Record Menu Setup Menu

Photo / Record Menu options: (shown on the left, above) Quick shot, AiAF, Continuous shooting mode, Self-Timer (10, 2 seconds), AF-assist beam (on, off), Digital zoom (on, off), Review (off, 2 - 10 seconds), Long shutter (on, off).

Setup menu options: (shown on the right, above) Mute (on, off), Volumes, LCD Brightness, Power Saving, Date/Time, Format card, File no. reset, Auto-rotate, Language, Video (NTSC, PAL).

Playback (Review) mode/menu: The menu button brings up the menu screen as shown on the right, below:

Playback mode Playback Menu

Playback mode: Scrolling through the photos is very quick. The zoom is quick from 2x - 10x, and easy to use. More information can be displayed by pressing the display button. The camera also displays a histogram. Playback menu options are discussed below.

Playback menu options: Protect, Rotate, Sound Memo, Erase all, Slideshow, Print order and Transfer order.

The camera does not have any scene modes, but does have a panoramic mode, this shows you the first picture that you have taken in this mode, and then the live preview screen next to this, enabling you to line up the images - when you have taken the 2nd shot, it will let you line up the 3rd shot and so on.

Picture Size / Quality: The camera takes the following size pictures, and the following number of images will fit on the 32mb memory provided with the camera:

Size / Quality: Number of Photos Stored
  Superfine Fine Normal
5mp (2592x1944) 11 23 43
3mp (2048x1536) 18 34 68
2mp (1600x1200) 30 54 108
VGA (640x480) 120 196 338
Video 640x480 10fps 46 seconds
Video 320x240 15fps 91 seconds

You can fit a small number of images on the provided 32mb memory - a larger memory card is definitely recommended, unless you want to use the lower image sizes / higher compression options in order to fit more pictures in memory. There is an okay choice of image sizes (there is no 4mp, or 1mp setting), and there is a good choice regarding image compression.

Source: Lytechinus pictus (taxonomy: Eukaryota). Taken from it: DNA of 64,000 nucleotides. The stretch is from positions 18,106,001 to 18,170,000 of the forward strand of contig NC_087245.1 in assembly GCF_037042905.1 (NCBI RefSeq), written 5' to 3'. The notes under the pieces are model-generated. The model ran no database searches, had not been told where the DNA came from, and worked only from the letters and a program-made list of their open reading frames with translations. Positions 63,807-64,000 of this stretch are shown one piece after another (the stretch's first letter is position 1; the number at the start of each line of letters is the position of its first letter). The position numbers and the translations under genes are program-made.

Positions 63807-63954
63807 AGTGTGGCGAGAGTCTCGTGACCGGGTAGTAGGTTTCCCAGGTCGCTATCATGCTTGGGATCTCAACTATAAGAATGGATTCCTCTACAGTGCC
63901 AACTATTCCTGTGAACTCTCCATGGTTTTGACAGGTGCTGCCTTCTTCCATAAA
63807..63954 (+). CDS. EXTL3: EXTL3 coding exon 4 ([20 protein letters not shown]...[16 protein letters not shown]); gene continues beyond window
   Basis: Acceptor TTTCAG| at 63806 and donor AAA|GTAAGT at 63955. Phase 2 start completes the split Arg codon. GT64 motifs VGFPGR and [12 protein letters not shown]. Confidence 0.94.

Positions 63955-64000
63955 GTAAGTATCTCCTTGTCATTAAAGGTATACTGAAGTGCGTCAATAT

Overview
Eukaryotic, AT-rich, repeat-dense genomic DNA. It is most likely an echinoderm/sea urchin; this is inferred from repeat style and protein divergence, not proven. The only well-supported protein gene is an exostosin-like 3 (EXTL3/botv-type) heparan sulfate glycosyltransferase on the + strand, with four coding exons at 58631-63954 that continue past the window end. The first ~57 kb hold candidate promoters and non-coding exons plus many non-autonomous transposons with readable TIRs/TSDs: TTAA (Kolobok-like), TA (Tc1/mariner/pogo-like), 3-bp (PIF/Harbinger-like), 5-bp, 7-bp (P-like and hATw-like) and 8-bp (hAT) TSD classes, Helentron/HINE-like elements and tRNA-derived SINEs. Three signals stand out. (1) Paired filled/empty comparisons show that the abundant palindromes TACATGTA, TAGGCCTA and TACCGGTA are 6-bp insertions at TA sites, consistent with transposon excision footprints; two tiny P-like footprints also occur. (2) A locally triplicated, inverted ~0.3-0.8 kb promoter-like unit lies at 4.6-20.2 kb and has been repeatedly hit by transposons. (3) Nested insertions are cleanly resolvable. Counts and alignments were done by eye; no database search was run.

A larger memory card is relatively cheap, and highly recommended, I would recommend at a bare minimum a 128mb or 256mb memory card, and preferably a 512mb memory card, or larger, especially considering the relatively low prices - the larger the memory card, the more photos you will be able to take. If you are likely to go on holiday then the largest memory card you can afford would definitely be worth investing in, as you don't always know when you will next be at a computer. Listed below are links to memory cards that will work with the Canon Digital IXUS 500:

128mb Compact Flash (CF) memory card - £9.99 from Amazon.co.uk.
256mb CF memory card - £15.49 from Amazon.co.uk.
512mb CF memory card - £27.99 from Amazon.co.uk.
1gb (1000mb) CF memory card - £58.24 from Amazon.co.uk.

Speed, Ease of use: The camera is easy to use, fairly quick to switch on (however, you have to hold the on/off button for about a second before it will start switching on), the camera is fairly quick to take photos. The controls on the back of the camera are fairly easy to use - the menus are responsive. The screen updates are quick and smooth. The camera is compact and fits very easily into pockets. The menus are also fairly easy to use, and the options are big enough and easy enough to see clearly. The modes are easy to access, quick and simple. The playback mode is also quick, it allows you to zoom as close as 10x. The camera has a very quick continuous shooting mode, unlike other cameras, the flash is available in this mode!

Buttons: (Feel, placement, labels, etc) The buttons are fairly easy to use, and they are in a good position. There seems to be the right amount of buttons. The buttons feel okay, the shutter release is quite large, and I especially like the zoom control. The buttons are are labelled fairly well.